As mentioned in part 1, making sure a house is as airtight as possible is crucial for energy efficiency.
Most of the gaps that produce air infiltrations are so tiny that they may not even be visible to the naked eye, and even those that can be seen are usually hidden by the finishings of the house (the siding on the exterior walls and the dry walling and ceilings inside). Yet these gaps continue to have a huge impact long after the house is finished. The air that is heated in winter or cooled in summer is constantly escaping and in terms of comfort and budget this has a BIG impact
With the windows in, we could finally finish installing the membrane in some of the most important areas where air infiltrations typically occur:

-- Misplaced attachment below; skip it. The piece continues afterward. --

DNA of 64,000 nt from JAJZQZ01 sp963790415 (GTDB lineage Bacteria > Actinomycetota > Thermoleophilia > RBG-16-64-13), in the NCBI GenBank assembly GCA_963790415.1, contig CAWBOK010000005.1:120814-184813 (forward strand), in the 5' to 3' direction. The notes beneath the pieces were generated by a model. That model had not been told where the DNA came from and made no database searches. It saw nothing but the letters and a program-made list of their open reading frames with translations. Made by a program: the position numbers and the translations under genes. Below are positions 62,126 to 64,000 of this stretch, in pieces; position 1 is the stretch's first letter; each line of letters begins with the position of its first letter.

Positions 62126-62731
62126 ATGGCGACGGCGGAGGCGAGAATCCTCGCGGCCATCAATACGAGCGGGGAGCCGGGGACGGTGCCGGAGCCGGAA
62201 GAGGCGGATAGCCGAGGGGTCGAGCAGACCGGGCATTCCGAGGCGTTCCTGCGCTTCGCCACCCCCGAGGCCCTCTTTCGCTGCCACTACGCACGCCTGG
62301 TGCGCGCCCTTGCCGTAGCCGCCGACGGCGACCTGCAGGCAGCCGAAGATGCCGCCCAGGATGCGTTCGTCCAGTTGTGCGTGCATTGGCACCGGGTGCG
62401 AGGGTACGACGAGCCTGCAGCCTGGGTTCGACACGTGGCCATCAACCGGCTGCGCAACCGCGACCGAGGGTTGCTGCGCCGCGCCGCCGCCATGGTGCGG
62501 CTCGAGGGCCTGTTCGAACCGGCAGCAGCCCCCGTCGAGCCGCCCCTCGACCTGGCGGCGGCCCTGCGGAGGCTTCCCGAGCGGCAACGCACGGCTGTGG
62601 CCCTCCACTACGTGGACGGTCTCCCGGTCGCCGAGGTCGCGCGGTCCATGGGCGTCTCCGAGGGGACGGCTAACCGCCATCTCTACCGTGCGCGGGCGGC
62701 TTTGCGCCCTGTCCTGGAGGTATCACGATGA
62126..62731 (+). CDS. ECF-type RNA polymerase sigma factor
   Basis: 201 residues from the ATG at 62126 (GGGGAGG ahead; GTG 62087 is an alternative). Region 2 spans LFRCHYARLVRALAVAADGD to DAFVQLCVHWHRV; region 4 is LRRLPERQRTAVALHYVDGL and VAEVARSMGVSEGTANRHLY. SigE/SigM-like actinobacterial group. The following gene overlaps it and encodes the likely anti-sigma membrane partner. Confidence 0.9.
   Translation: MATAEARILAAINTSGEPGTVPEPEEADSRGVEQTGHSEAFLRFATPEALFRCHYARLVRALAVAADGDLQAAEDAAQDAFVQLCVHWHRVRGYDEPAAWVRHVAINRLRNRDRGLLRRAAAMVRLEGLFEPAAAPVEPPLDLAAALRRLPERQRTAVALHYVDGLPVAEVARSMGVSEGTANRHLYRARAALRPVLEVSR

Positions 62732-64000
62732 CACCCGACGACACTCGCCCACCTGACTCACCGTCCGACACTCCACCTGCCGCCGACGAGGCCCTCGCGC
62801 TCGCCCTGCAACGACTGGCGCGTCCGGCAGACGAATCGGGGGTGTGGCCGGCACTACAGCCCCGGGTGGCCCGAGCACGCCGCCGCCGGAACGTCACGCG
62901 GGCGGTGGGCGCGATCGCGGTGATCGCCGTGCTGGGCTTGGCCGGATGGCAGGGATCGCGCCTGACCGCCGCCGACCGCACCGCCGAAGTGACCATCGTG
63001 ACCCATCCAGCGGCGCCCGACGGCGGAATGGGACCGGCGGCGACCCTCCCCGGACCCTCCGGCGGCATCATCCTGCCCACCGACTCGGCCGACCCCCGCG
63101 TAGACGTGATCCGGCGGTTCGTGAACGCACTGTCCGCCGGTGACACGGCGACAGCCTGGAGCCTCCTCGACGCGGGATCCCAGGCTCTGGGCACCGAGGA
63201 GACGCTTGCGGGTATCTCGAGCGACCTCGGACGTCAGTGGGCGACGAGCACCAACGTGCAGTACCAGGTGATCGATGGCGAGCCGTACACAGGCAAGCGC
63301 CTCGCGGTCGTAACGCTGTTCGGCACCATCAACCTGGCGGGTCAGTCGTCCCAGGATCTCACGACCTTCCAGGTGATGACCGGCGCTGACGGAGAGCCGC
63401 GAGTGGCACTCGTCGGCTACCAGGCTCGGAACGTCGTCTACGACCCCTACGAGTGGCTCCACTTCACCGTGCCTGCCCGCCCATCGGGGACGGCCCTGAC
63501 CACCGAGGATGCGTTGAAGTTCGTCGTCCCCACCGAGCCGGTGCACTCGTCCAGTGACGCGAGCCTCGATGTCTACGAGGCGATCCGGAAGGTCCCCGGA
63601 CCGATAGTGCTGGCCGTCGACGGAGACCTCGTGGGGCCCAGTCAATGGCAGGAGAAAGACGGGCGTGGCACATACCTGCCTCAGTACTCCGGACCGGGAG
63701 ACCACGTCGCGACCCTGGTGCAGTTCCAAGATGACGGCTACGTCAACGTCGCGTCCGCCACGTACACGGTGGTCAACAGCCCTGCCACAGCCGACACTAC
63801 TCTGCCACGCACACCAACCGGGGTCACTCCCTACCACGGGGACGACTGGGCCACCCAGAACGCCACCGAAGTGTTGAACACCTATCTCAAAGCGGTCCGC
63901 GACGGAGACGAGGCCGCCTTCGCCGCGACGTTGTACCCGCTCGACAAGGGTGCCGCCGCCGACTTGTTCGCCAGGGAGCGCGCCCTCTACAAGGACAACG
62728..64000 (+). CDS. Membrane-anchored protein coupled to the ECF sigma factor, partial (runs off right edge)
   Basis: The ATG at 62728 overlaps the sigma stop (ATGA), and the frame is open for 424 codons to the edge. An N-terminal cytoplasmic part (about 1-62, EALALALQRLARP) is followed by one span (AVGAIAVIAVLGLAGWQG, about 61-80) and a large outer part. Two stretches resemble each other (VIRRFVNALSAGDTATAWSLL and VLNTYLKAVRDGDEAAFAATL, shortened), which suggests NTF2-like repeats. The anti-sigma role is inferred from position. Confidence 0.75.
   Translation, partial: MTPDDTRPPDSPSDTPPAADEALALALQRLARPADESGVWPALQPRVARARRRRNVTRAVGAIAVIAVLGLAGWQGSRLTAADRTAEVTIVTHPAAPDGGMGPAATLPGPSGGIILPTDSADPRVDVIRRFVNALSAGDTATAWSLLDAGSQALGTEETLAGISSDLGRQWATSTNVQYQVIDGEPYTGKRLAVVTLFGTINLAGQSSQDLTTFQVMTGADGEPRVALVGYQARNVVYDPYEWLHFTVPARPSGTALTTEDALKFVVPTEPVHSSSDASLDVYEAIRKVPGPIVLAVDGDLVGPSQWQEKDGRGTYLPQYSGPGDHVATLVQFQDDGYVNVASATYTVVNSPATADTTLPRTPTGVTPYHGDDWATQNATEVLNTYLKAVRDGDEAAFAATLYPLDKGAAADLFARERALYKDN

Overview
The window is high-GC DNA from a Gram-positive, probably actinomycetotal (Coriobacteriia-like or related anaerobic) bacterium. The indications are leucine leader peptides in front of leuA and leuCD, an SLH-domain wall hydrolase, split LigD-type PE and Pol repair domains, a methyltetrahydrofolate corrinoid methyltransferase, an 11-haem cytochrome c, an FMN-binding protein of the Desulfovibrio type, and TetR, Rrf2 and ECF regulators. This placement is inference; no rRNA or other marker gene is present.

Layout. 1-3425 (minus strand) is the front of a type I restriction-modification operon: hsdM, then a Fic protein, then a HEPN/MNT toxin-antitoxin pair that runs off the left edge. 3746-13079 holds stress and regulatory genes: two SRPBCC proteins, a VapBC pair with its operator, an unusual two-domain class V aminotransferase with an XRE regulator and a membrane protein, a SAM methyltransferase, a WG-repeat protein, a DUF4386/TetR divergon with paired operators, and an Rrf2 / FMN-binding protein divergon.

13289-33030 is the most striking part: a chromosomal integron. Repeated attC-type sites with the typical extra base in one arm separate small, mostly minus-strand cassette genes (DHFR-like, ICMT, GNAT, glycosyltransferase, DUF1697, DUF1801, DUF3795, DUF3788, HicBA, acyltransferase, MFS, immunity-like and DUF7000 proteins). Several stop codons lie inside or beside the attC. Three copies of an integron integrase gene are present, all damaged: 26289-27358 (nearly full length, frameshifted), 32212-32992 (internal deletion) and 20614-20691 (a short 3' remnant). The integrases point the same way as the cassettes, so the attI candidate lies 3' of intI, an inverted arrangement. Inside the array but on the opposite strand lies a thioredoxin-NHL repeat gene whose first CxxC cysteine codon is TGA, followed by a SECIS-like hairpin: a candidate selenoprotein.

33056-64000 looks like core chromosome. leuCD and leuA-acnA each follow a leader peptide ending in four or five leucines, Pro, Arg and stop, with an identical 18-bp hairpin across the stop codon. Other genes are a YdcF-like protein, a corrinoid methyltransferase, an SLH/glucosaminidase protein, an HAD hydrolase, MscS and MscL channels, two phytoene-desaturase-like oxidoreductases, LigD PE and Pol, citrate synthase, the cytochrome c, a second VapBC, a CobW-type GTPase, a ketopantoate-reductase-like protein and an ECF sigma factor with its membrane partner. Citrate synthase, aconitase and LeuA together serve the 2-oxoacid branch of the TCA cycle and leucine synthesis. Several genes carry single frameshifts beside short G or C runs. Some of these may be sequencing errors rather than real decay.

- Joinings of the panels to the concrete slab
2. Joinings of the windows and the panels
The next part where there are inevitably quite big gaps is the joinings between the panels and the window frames. I discovered that these gaps are quite normal and actually needed in a house as the thermal properties of the different materials (wood and PVC) cause them to expand and contract at different temperatures, so they need to have a bit of room to move.
The airtight membrane has become a bit of an obsession for Rodrigo and I, since he started researching it last year, to importing it from Procter in Scotland and to installing it on the entire house. I was actually surprised at how easy it was to apply the membrane. No building skills needed, just attention to detail. I have now become known as the “membrane queen” amongst our building team as I basically installed most of the finishing touches. It has definitely been a labour of love, but will be so well worth it in the end.
We will see the results when we do the blower door test. Results of this test coming soon in the next post…